John Hawks, a UW-Madison professor and an internationally recognized expert on human evolution and genetics is UWM at Waukesha’s 2018 Distinguished Lecturer. His lecture titled: “Almost Human: Bringing South African Fossil Ancestors to Light” takes place on Thursday, April 19 at 7pm in the Lunt-Fontanne Theatre on the UWM at Waukesha campus. Hawks is best known for his work demonstrating the rapid evolution of modern humans within the past 40,000 years and for exploring the contribution of ancient Neandertals to the ancestry of people living today. He is a core member of the team that discovered the new species Homo naledi, from the Rising Star cave of South Africa, the largest fossil hominin discovery ever made in Africa. Hawks and his team recently returned to the cave, finding new evidence of H. naledi and providing new clues about how the bodies entered this incredible place.
A graduate of Kansas State University, Hawks received both his M.A. and Ph.D. in Anthropology from the University of Michigan. He worked as a postdoctoral fellow at the University of Utah. Currently a member of the Anthropology Department at UW-Madison, he teaches a range of courses from introductory to graduate level in biological anthropology, human evolution and genetics and the evolution of human behavior. He also teaches an online course, “Human Evolution: Past and Future” and authors the John Hawks Weblog, a widely read and referenced science blog that deals with Paleoanthropology.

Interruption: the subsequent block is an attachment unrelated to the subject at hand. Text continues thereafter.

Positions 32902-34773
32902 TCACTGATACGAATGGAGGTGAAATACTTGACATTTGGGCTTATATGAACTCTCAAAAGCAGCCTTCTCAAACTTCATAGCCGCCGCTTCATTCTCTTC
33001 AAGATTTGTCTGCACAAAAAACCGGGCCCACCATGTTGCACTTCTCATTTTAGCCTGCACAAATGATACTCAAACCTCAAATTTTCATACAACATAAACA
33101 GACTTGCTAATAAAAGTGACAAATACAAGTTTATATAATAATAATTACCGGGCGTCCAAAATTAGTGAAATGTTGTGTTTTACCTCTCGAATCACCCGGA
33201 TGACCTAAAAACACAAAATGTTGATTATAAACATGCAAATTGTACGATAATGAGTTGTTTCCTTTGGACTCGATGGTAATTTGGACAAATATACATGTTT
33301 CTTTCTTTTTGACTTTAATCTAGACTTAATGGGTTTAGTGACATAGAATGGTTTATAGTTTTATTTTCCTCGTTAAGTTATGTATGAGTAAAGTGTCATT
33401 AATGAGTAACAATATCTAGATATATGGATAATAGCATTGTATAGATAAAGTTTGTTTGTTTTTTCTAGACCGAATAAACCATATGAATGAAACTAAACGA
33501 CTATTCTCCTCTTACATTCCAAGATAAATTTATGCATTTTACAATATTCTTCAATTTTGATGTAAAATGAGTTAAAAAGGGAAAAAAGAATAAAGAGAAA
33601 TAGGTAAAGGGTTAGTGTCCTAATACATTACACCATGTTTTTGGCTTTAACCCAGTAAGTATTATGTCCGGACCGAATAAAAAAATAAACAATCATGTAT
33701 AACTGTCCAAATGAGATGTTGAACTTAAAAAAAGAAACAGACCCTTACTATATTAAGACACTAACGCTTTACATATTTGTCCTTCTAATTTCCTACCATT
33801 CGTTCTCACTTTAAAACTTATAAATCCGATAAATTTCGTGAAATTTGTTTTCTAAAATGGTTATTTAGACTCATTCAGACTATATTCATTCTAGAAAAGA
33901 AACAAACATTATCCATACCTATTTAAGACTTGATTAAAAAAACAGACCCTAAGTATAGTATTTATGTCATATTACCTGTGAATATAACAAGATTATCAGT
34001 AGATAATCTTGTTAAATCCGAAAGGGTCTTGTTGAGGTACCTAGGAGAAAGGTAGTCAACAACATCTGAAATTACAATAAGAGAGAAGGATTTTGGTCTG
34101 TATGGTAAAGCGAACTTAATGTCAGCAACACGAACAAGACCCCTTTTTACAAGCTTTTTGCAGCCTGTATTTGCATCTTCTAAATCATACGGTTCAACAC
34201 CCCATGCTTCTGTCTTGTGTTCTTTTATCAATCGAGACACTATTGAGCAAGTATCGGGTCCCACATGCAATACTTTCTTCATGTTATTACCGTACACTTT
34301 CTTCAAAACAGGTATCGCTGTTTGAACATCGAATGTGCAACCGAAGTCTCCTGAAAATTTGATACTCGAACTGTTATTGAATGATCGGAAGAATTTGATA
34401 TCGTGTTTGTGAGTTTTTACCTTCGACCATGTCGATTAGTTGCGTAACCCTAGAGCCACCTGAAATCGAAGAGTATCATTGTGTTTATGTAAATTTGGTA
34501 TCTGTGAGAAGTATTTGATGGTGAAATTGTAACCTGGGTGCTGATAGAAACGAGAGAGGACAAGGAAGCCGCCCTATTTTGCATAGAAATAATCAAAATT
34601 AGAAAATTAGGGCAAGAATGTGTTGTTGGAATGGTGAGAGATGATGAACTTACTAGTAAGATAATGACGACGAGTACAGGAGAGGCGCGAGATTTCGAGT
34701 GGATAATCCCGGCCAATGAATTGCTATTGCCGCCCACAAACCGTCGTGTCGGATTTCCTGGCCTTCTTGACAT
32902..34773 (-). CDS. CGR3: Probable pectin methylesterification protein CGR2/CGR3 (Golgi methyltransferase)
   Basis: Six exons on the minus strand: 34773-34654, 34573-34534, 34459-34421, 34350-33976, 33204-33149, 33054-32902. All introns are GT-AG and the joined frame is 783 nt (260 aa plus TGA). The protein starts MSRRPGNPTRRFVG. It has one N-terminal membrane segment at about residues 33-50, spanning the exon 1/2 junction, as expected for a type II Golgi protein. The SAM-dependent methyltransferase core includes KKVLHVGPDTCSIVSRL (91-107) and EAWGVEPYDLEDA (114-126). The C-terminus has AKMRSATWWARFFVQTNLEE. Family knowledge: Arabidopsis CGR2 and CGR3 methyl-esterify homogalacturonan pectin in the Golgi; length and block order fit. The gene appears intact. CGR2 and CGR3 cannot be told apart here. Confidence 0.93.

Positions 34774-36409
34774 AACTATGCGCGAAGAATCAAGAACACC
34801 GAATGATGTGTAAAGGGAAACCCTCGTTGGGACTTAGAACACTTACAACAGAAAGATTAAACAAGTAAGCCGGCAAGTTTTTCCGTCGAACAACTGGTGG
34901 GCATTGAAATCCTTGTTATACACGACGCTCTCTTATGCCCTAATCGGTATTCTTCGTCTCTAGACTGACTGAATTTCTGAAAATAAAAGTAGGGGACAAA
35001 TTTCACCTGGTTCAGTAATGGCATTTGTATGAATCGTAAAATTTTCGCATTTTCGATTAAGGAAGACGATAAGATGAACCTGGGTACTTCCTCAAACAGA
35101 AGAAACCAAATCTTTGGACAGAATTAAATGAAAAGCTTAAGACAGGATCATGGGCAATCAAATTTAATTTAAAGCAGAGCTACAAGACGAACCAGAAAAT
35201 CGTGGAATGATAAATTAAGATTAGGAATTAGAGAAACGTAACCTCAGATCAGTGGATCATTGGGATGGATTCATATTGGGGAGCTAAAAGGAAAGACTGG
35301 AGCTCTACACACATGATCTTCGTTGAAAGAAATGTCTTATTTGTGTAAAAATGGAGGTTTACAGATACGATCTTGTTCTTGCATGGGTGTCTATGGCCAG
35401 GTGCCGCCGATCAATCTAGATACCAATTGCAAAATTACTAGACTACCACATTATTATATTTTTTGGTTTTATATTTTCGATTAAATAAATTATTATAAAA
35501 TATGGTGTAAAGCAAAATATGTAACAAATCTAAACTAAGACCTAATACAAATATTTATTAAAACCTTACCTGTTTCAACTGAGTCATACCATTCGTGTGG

Admission for the April 19 lecture is $5 for the public and $2 for UWM at Waukesha students.
The campus is located at 1500 N. University Drive in Waukesha. Tickets can be purchased by calling the box office at 262-521-5212 (or at the door, while supplies last).